Camila Domonoske

Updated at 6:25 p.m. ET

Immigration and Customs Enforcement arrested 680 people in raids across the U.S. last week, approximately three-fourths of whom had prior criminal convictions, according to Homeland Security Secretary John Kelly.

The convictions were for offenses "including, but not limited to, homicide, aggravated sexual abuse, sexual assault of a minor, lewd and lascivious acts with a child, indecent liberties with a minor, drug trafficking, battery, assault, DUI and weapons charges."

After a newspaper investigation concluded that one-fifth of all sexual assault complaints in Canada were dismissed as "unfounded," or baseless — a far higher percentage than for other types of crime — police forces across the country are revisiting old cases.

In total, police forces are reviewing more than 10,000 rape and assault allegations that were dismissed as "unfounded," The Globe and Mail reports.

White House adviser Stephen Miller doubled down on the Trump administration's groundless claims of voter fraud in New Hampshire — and across the nation — during in an interview on ABC's This Week on Sunday.

Earlier this week President Trump claimed, with no evidence, that voters from Massachusetts were bused to New Hampshire to vote illegally.

After President Trump blocked U.S. aid money from supporting any group that provides or "promotes" abortion in other countries, The Netherlands announced it would launch a fundraising initiative to support any affected organizations.

Now, several other countries — including Sweden, Finland, Belgium and Canada — have signaled their participation.

Updated at 2:49 p.m. ET

An Arizona woman who has lived in the U.S. for more than two decades was arrested Wednesday night after her regular check-in with immigration officials and has been deported to Mexico. She was sent to Nogales, Mexico, on Thursday, reports Katherine Fritcke of member station KJZZ.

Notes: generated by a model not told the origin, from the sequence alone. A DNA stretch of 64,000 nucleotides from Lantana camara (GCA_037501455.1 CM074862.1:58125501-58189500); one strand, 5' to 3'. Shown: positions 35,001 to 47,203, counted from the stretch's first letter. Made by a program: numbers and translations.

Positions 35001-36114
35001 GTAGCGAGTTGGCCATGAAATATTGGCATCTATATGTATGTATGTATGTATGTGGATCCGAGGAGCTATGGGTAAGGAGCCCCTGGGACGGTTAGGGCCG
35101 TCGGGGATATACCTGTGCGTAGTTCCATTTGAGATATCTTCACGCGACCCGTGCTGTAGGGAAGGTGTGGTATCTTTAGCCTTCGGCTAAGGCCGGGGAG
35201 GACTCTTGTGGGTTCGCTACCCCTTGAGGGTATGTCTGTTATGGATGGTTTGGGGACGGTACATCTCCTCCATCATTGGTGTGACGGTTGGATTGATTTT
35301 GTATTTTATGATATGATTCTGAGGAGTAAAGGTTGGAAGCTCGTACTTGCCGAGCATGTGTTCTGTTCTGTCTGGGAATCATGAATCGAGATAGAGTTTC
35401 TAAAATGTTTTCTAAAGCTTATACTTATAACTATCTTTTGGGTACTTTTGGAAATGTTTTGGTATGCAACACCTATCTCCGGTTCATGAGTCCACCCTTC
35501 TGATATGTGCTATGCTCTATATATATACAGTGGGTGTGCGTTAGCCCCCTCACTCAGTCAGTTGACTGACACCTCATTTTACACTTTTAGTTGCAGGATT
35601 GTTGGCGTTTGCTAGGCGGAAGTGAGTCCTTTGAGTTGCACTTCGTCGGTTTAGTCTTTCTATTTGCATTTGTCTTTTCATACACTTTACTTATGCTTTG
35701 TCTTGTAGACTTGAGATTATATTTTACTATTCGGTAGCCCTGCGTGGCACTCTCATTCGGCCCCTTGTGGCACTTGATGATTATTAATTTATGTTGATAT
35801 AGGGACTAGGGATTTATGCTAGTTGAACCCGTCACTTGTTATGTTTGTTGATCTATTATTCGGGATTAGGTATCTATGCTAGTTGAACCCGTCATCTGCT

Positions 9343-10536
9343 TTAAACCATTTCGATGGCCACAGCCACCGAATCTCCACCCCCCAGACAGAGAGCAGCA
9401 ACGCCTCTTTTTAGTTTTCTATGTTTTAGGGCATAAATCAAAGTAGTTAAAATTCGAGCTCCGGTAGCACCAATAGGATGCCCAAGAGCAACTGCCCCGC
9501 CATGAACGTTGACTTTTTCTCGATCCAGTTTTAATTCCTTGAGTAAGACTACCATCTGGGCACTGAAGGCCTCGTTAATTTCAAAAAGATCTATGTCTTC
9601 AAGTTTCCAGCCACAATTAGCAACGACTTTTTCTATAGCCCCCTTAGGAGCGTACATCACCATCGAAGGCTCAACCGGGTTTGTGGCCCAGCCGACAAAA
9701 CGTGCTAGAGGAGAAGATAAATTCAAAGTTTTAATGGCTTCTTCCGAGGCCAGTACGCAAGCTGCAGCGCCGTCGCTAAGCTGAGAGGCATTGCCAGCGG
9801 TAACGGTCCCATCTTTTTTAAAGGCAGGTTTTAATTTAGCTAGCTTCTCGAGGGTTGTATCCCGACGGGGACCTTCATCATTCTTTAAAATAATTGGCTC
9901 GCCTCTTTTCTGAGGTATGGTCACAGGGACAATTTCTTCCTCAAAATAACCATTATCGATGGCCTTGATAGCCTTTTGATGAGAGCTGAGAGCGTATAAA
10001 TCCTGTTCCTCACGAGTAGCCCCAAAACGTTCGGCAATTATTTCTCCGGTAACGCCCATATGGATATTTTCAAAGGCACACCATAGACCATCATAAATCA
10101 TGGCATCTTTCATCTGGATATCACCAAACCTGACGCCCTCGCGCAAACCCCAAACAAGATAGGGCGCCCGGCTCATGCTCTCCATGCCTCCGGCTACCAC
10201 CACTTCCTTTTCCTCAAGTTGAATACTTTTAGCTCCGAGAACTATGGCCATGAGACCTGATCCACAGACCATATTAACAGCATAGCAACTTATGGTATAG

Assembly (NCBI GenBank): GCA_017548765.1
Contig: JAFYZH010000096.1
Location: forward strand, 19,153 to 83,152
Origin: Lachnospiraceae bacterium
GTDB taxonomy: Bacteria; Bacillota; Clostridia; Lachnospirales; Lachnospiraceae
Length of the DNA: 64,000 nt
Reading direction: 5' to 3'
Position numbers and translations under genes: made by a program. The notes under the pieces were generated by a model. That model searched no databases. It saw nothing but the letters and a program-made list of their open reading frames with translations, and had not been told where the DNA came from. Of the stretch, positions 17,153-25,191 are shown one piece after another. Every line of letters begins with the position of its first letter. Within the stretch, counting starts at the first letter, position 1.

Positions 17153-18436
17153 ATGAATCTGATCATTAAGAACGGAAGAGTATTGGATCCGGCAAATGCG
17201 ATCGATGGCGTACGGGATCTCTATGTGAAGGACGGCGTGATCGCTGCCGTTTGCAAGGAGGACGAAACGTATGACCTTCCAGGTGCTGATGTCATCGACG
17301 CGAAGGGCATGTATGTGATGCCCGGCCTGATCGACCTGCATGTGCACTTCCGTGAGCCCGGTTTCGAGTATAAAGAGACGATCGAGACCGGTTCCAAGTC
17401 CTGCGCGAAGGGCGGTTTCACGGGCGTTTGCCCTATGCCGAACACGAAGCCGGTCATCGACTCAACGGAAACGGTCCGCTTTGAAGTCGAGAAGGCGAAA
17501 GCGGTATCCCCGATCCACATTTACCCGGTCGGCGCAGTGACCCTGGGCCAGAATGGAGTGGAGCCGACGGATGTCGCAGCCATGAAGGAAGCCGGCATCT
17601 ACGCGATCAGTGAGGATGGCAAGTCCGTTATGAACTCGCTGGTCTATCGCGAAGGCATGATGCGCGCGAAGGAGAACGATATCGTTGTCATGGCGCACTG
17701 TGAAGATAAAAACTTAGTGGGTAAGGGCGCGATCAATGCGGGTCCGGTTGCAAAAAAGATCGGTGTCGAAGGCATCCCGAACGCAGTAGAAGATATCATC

Guadalupe Garcia de Rayos' deportation — which has been protested by dozens of activists, some of whom were arrested late Wednesday — is a glimpse of how immigration enforcement is changing under the Trump administration.

Dutch far-right leader Geert Wilders tweeted an fake image this week, purporting to show a political rival demonstrating with Islamists holding signs calling for sharia law.

Wilders' party is surging in the polls ahead of the Netherlands' parliamentary elections, which are being held next month. He did not deny that the image was altered, nor did he apologize: Instead, when the rival objected, Wilders called him a "drama queen."

Rosie Ayliffe, the mother of a young woman stabbed to death last year at a hostel in Queensland, Australia, says she is "affronted" by the inclusion of her daughter's death on a Trump administration list of what it calls underreported terrorist attacks.

The reference to her daughter's killing was "at best a crass and callous error," Ayliffe wrote in The Guardian on Wednesday, saying that her daughter's death was ugly and brutal — but not a terrorist attack.

Mia Ayliffe-Chung and Tom Jackson, both of Great Britain, were killed at the hostel last August.

At a roundtable meeting with county sheriffs on Tuesday morning, President Trump repeated a false statistic about the U.S. murder rate that he repeatedly deployed on the campaign trail.

At a gathering of sheriffs at the White House on Tuesday, President Trump joked about destroying the career of a Texas politician who is trying to set limits on an often-criticized police practice.

Updated with arguments

A three-judge panel of the 9th U.S. Circuit Court of Appeals had tough questions Tuesday for both sides arguing over the future of President Trump's executive order barring refugees and citizens of seven majority-Muslim countries from entering the United States.

Pages